The MD5 hash collision attack that hijacked the Windows Update system back in 2012 was replicated with just 65 US cents worth of cloud computing fees, according to Nathaniel McHugh’s blog post.
The MD5 collision attack has been previously used by the Flame malware that spoofed its signing code with the one from Microsoftâ€™s certificates using MD5 hash algorithm.
McHugh used an open source application dubbed HashClash and modified it to separate images to generate an identical MD5 hash.
“So I guess the message to take away here is that MD5 is well and truly broken,” McHugh said. “Whilst the two images have not shown a break in the pre-image resistance, I cannot think of a single case where the use of a broken cryptographic hash function is an appropriate choice.”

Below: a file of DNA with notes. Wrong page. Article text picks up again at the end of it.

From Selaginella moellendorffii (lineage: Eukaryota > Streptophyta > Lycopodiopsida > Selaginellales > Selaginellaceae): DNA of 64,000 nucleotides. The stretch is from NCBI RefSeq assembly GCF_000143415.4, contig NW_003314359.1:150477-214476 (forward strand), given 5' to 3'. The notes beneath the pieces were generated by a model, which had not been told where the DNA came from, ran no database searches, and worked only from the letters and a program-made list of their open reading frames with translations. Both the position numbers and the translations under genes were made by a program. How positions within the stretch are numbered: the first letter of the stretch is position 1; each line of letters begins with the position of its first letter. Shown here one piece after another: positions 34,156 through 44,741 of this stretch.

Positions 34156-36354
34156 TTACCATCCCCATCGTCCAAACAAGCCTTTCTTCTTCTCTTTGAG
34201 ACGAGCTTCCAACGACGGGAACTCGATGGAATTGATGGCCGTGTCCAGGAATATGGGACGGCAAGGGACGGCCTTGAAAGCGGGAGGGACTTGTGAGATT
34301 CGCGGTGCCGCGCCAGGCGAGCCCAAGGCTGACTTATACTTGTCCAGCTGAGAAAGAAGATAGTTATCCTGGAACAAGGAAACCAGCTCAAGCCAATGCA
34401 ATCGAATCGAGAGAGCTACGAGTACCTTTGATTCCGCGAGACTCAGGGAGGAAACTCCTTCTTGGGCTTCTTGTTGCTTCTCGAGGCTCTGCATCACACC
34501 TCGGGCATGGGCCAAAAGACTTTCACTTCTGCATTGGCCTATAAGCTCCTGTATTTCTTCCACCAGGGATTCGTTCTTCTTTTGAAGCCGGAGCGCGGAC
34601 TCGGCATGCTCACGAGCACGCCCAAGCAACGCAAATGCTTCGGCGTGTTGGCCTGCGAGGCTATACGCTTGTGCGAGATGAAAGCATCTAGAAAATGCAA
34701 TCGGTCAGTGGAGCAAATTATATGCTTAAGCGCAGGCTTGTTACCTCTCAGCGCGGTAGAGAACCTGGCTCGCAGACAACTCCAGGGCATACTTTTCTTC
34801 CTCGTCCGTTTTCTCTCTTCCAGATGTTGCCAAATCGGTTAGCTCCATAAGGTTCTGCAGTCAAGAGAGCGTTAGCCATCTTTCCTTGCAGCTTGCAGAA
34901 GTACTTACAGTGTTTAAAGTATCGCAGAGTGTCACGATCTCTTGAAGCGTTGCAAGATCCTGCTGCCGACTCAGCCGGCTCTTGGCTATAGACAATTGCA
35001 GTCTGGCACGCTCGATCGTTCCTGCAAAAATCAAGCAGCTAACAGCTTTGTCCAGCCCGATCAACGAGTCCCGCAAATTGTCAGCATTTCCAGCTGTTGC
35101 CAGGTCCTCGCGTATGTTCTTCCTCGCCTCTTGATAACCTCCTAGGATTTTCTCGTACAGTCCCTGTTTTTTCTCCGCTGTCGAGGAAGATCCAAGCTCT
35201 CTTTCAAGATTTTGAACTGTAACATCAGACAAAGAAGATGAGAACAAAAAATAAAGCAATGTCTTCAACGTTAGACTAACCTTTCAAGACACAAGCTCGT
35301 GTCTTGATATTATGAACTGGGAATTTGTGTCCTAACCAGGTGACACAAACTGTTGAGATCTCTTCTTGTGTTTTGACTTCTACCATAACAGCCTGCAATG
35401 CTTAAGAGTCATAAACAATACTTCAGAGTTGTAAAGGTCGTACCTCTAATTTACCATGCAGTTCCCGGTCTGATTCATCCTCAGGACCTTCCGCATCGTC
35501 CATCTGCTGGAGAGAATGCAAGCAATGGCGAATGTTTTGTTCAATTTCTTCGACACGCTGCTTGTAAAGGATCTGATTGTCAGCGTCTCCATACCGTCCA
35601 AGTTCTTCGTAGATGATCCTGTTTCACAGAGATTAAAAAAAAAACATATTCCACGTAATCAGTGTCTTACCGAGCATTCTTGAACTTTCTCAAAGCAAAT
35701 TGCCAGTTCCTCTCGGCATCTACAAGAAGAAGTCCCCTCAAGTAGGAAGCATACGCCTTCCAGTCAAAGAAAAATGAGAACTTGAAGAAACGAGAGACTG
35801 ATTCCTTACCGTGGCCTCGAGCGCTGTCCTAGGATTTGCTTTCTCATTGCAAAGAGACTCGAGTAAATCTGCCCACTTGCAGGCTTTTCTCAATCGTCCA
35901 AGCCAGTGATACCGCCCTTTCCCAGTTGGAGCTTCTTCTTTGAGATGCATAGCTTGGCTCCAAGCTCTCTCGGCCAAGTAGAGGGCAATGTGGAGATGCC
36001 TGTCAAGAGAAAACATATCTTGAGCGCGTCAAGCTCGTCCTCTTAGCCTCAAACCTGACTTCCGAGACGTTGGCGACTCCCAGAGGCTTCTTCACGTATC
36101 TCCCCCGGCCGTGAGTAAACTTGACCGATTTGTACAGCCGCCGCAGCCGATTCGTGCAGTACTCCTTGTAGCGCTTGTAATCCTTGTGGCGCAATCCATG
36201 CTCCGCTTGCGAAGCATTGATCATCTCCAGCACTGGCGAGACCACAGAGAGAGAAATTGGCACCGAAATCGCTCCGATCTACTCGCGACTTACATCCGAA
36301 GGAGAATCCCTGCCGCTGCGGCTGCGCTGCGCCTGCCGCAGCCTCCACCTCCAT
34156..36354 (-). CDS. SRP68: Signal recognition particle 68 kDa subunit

The hash collision attack took 10 hours using a GPU session from Amazon Web Services which cost 65 US cents plus tax. The MD5 hash algorithm issue is that anyone has the means to generate the same hash from two separate inputs.
McHugh also advised that “no one should be using MD5 for anything. However, old habits die hard and once upon a time MD5 seemed like a fast and secure hash function.”